Scott Rasmussen, in October, polled 1,000 voters on gold and found it popular, especially if characterized as a way to constrain big government and big banks.
In November, American Principles in Action commissioned the Polling Company to drill deeper into the implications for the early contests in Iowa, New Hampshire and South Carolina.
The Polling Company found that advocating the gold standard would move votes where they most matter. The gold standard is highly popular with tea party voters, movement conservatives and others disproportionately likely to attend the Iowa caucuses or vote in the New Hampshire and South Carolina primaries.
Restoring the gold standard — the classic American monetary policy destroyed by Presidents Lyndon Johnson and Richard Nixon — turns out to be a potential “sleeper issue,” and an under-exploited one. It could tip the scales of this race.
Phone interviews with 501 likely caucus-goers were conducted in Iowa in mid-November. The potential respondent was screened to ensure a. registration to vote in Iowa b. registration as a Republican and c. self-described as “definitely” or “probably” going to participate in the caucuses to select the Republican nominee for president. The survey has an overall margin of error of 4.4 points at the 95 percent confidence interval.
“A majority (57 percent) of those surveyed are favorable to the United States returning to a gold standard and over one-quarter is ‘very’ favorable to the idea,” reports pollster Erin Norman. “Only 17 percent are unfavorable to this idea, which equates to a better than three-to-one favorability ratio among likely Iowa Republican Caucus goers. These are remarkably high numbers given that the question contained no information about the gold standard specifically.”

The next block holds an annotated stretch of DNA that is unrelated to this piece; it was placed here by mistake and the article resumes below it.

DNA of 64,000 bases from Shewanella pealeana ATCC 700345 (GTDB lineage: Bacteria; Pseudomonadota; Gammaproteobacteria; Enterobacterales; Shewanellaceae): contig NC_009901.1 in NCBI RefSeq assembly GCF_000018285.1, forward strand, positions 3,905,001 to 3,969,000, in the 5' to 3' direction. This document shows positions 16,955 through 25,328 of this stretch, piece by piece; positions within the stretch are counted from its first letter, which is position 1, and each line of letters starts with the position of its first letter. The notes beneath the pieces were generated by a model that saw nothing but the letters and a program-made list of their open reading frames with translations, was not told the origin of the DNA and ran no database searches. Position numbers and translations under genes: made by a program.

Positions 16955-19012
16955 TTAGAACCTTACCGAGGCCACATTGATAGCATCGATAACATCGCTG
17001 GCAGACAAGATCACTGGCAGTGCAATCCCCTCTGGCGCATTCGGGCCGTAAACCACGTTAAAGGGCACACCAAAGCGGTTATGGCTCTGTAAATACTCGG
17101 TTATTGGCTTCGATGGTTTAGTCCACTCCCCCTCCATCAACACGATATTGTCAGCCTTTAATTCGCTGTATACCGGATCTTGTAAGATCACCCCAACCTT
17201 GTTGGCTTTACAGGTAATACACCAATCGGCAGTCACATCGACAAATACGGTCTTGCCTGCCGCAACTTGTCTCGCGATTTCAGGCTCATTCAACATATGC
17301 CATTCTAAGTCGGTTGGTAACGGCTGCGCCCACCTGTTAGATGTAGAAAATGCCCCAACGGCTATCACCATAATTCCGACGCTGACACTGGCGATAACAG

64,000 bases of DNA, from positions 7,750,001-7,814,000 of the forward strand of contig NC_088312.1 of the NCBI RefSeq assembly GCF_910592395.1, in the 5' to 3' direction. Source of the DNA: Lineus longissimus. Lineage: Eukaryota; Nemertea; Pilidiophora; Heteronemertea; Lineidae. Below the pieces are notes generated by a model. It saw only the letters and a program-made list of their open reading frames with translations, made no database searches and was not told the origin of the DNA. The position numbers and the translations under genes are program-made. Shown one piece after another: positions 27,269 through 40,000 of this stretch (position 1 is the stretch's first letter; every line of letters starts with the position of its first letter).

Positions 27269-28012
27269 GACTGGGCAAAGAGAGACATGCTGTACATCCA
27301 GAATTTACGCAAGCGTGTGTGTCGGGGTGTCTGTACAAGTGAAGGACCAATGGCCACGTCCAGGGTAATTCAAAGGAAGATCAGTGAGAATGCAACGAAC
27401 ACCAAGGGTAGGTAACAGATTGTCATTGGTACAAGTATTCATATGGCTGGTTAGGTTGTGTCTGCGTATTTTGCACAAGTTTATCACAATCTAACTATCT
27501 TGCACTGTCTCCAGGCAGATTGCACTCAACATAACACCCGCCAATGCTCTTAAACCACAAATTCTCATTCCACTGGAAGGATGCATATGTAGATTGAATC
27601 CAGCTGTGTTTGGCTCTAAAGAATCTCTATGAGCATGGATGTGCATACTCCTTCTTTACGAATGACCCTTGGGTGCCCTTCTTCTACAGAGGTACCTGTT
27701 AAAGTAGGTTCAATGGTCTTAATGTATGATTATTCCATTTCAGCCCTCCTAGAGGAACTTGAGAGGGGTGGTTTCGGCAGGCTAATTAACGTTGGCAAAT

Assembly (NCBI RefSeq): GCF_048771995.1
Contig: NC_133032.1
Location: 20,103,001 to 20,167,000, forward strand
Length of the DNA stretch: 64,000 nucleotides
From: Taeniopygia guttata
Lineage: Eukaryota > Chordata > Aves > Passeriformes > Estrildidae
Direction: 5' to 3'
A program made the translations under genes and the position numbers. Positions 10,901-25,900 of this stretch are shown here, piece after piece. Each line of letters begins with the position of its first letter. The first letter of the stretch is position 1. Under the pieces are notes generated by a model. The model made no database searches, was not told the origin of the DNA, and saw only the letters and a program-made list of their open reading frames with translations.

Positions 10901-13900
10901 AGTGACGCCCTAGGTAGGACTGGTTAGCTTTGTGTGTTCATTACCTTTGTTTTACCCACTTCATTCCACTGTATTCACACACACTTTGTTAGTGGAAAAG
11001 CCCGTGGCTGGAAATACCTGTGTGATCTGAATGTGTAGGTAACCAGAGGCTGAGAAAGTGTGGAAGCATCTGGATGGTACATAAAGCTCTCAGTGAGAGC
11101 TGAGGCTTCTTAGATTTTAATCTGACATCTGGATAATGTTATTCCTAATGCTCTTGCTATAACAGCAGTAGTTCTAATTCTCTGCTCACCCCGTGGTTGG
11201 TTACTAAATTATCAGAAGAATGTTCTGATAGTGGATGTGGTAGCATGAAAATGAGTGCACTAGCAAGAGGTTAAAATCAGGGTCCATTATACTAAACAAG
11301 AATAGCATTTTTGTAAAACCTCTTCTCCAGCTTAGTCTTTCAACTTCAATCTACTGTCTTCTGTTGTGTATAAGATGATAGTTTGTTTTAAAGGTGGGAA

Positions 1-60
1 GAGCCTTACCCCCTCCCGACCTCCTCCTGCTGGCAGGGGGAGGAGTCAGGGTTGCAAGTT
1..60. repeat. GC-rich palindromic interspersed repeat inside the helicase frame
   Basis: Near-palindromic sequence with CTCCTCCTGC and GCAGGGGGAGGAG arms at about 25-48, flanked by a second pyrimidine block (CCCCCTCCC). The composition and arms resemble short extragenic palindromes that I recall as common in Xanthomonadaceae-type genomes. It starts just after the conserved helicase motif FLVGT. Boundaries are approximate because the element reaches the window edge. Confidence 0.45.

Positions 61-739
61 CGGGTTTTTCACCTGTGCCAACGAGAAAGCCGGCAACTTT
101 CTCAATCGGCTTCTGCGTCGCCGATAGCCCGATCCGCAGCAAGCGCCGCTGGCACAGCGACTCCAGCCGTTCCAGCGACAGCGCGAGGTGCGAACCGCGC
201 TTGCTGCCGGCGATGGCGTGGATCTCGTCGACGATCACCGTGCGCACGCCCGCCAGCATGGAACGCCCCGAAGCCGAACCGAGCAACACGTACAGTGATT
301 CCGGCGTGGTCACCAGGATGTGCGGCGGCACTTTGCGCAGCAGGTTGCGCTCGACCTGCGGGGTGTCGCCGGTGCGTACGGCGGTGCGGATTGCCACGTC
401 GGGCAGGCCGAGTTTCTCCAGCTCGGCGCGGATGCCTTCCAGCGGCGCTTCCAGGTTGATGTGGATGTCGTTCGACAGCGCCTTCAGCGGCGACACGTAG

Translated out of pollsterese? The gold standard drives votes both in the caucuses and primaries and in the general election.
Considering the volatile nature of the race so far, the number of votes to be secured by campaigning for the gold standard is far from trivial. Very conservative voters would be more likely to vote for a pro-gold-standard candidate by a ratio of more than 3-1; somewhat conservative voters by a ratio of almost 2-1, and “not conservative” voters more likely by a very slight ratio.
Herman Cain’s backers were the most enthusiastic for gold, implying that active advocacy for gold could be a potent way of attracting Cain’s supporters. “Those pledging support for Herman Cain (67 percent) and Michele Bachmann (64 percent) were more likely than average to have a favorable opinion of the gold standard. Cain Ballot Test Voters felt stronger about the issue with 36 percent saying ‘very favorable’ compared to Bachmann’s 19 percent ‘very favorable.’”
Fifty percent of New Hampshire voters favor the gold standard, with more than half of those favoring it “very strongly.” Twelve percent of voters are much more likely to vote for a presidential candidate who campaigned for the gold standard, and another 12 percent would be somewhat more likely to do so, with only 8 percent much less likely, and 6 percent somewhat less likely.
Translation? Gold has the potential to close Gingrich’s gap in New Hampshire, or at least place him such a close second that the national media might take it as a sign that Romney has been hit with a TKO.
Vice President Joe Biden waits to conduct a mock swearing-in ceremony with Sen. Brian Schatz, D-Hawaii, in the Capitol's Old Senate Chamber, December 2, 2014. Schatz was sworn in to serve the remainder of his term since he was appointed to the seat after Sen. Daniel Inouye, D-Hawaii, passed away.